On July 7th, we applied the first N spoon feeding to two seed potato varieties Snowden and Silverton through the sprayer at the Antigo research station. The treatments included 2, 4 and 8 gallons of 32% UAN.

We can see some mild burnt leaves under the 8 gallon treatment one day after the application (picture on the right), but not under the 2 and 4 gallon treatments. We do not think that this level of “burning” will cause reduced plant growth.

Figure 5. Leaf spotting due to nitrogen “burning”

We will apply one more spoon feeding in two weeks and another one in four weeks.


Amanda Gevens, Chair, Professor & Extension Vegetable Pathologist, UW-Madison, Dept. of Plant Pathology, 608-575-3029, Email:  gevens@wisc.edu, Lab website:  https://vegpath.plantpath.wisc.edu/

Current P-Day (Early Blight) and Disease Severity Value (Late Blight) Accumulations.  Thanks to Ben Bradford, UW-Madison Entomology; Stephen Jordan, UW-Madison Plant Pathology; and our grower collaborator weather station hosts for supporting this disease management effort again in 2022.  A Potato Physiological Day or P-Day value of ≥300 indicates the threshold for early blight risk and triggers preventative fungicide application.  A Disease Severity Value or DSV of ≥18 indicates the threshold for late blight risk and triggers preventative fungicide application.  Red text in table indicates threshold has been met or surpassed.  TBD indicates that data are To Be Determined as time progresses.  Weather data used in these calculations will come from weather stations that are placed in potato fields in each of the four locations, once available.  Data from an alternative modeling source: https://agweather.cals.wisc.edu/vdifn will be used to supplement as needed for missing data points.  Data are available in graphical and raw formats for each weather station at:  https://vegpath.plantpath.wisc.edu/dsv/.

Location Planting Date 50% Emergence Date Disease Severity Values (DSVs) 7/9/2022 Potato Physiological Days (P-Days) 7/9/2022
Grand Marsh Early Apr 5 May 10 26 448
Mid Apr 20 May 15 26 407
Late May 12 May 25 26 349
Hancock Early Apr 7 May 12 17 389
Mid Apr 22 May 17 17 355
Late May 14 May 26 15 311
Plover Early Apr 7 May 15 43 383
Mid Apr 24 May 20 43 349
Late May 18 May 27 42 314
Antigo Early May 1 Jun 3 8 267
Mid May 15 June 15 4 193
Late June 10 June 24 4 123

In addition to the potato field weather stations, we have the UW Vegetable Disease and Insect Forecasting Network tool to explore P-Days and DSVs across the state (https://agweather.cals.wisc.edu/vdifn).  This tool utilizes NOAA weather data (stations are not situated within potato fields).  In using this tool, be sure to enter your model selections and parameters, then hit the blue submit button at the bottom of the parameter boxes.

We have reached thresholds for preventative fungicide treatment in potatoes to manage early blight in all potato plantings in Grand Marsh, Hancock, and Plover areas of Wisconsin.  Potatoes should be on a preventative fungicide program with effective disease management selections to limit early blight.  Thresholds have not yet been met in the Antigo area.

Grand Marsh and Plover potato fields have exceeded late blight disease risk thresholds and should be on preventative programs with effective fungicide selections to control late blight.  Thresholds have not yet been met in the Antigo or Hancock areas.  Hancock will likely reach/exceed thresholds over the next few days, however.  A fungicide list for potato late blight in Wisconsin was provided in last week’s newsletter and is available here:  https://vegpath.plantpath.wisc.edu/2022/07/03/update-10-july-3-2022/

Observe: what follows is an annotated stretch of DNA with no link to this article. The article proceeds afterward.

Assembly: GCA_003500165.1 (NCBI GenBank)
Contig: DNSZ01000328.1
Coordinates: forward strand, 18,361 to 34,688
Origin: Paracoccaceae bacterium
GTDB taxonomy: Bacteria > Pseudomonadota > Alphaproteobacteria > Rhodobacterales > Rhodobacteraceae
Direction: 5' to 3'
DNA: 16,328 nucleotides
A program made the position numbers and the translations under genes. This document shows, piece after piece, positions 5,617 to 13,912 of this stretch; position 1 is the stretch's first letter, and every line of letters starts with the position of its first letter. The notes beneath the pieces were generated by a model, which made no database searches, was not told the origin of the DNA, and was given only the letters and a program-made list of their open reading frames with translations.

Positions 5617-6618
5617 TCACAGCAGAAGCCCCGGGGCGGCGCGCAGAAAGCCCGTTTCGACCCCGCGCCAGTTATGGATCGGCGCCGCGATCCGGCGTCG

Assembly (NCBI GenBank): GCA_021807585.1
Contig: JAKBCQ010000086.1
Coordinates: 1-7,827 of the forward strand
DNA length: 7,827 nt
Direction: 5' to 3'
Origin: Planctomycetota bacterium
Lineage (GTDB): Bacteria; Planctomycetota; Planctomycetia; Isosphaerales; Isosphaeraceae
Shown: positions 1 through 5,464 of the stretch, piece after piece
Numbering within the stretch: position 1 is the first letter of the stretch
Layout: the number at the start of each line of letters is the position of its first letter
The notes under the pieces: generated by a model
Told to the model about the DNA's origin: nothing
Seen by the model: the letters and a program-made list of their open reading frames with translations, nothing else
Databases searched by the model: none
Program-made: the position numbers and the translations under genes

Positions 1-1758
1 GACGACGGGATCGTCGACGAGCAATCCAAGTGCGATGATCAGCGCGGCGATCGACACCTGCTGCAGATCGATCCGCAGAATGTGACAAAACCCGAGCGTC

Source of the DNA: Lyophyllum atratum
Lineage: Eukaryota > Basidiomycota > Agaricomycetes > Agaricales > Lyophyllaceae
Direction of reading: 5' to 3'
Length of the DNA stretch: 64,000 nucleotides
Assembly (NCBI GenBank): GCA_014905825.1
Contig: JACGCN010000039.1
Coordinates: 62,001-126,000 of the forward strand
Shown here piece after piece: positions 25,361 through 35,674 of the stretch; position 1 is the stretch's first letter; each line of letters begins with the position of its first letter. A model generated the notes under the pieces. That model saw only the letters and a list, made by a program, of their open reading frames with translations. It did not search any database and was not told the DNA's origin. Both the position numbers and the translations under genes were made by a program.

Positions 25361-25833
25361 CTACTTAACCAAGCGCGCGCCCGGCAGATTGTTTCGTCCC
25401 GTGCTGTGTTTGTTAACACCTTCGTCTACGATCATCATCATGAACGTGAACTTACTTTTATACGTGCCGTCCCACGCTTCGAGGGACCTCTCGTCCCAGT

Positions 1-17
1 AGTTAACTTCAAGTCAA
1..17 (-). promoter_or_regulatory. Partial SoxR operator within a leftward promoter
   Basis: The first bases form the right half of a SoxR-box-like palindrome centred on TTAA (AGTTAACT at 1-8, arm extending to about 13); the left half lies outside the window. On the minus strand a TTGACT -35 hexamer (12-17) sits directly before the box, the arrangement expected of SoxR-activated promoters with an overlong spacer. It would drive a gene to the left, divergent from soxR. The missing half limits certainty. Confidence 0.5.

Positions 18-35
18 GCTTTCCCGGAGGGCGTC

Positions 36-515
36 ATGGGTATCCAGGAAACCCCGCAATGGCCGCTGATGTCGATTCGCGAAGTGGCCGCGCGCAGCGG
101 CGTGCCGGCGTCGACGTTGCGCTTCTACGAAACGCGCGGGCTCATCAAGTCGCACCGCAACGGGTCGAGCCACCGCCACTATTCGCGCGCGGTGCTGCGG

Once thresholds are met for risk of early blight and/or late blight, fungicides are recommended for optimum disease control.  Fungicide details can be found in the 2022 Commercial Vegetable Production in Wisconsin Guide, Extension Document A3422, linked here: https://learningstore.extension.wisc.edu/products/commercial-vegetable-production-in-wisconsin

According to usablight.org there have not been recent diagnoses of late blight in tomato or potato crops in the US.  For this year, there were just 2 reports entered back in March in southern Florida (US-23 clonal lineage/strain type).

Cucurbit Downy Mildew:  During this past week, cucurbit downy mildew was confirmed in cucumber in NC, PA and VA.  Previously in this growing season, the disease was confirmed in Alabama, Florida, Georgia, South Carolina, North Carolina, Pennsylvania, and New Jersey.  No findings of cucurbit downy mildew in our Wisconsin-based sentinel plots in Dane County.

There are no confirmations of downy mildew on cucurbits in our region at this time, nor risk of spread of the pathogen to Wisconsin.

As a reminder, the pathogen is now known to have two ‘strains’ for clade types.  The type (Clade 2) which infects cucumber, can als infect melon.  Due to fungicide resistance within the downy mildew pathogen population, especially in Clade 2, selection of fungicides is important.  Management of cucurbit downy mildew requires preventative fungicide applications as commercial cultivars are generally susceptible to current strains (Clades) of the pathogen.  Management information can be sourced here:  https://vegpath.plantpath.wisc.edu/2022/07/03/update-10-july-3-2022/


View this newsletter as a PDF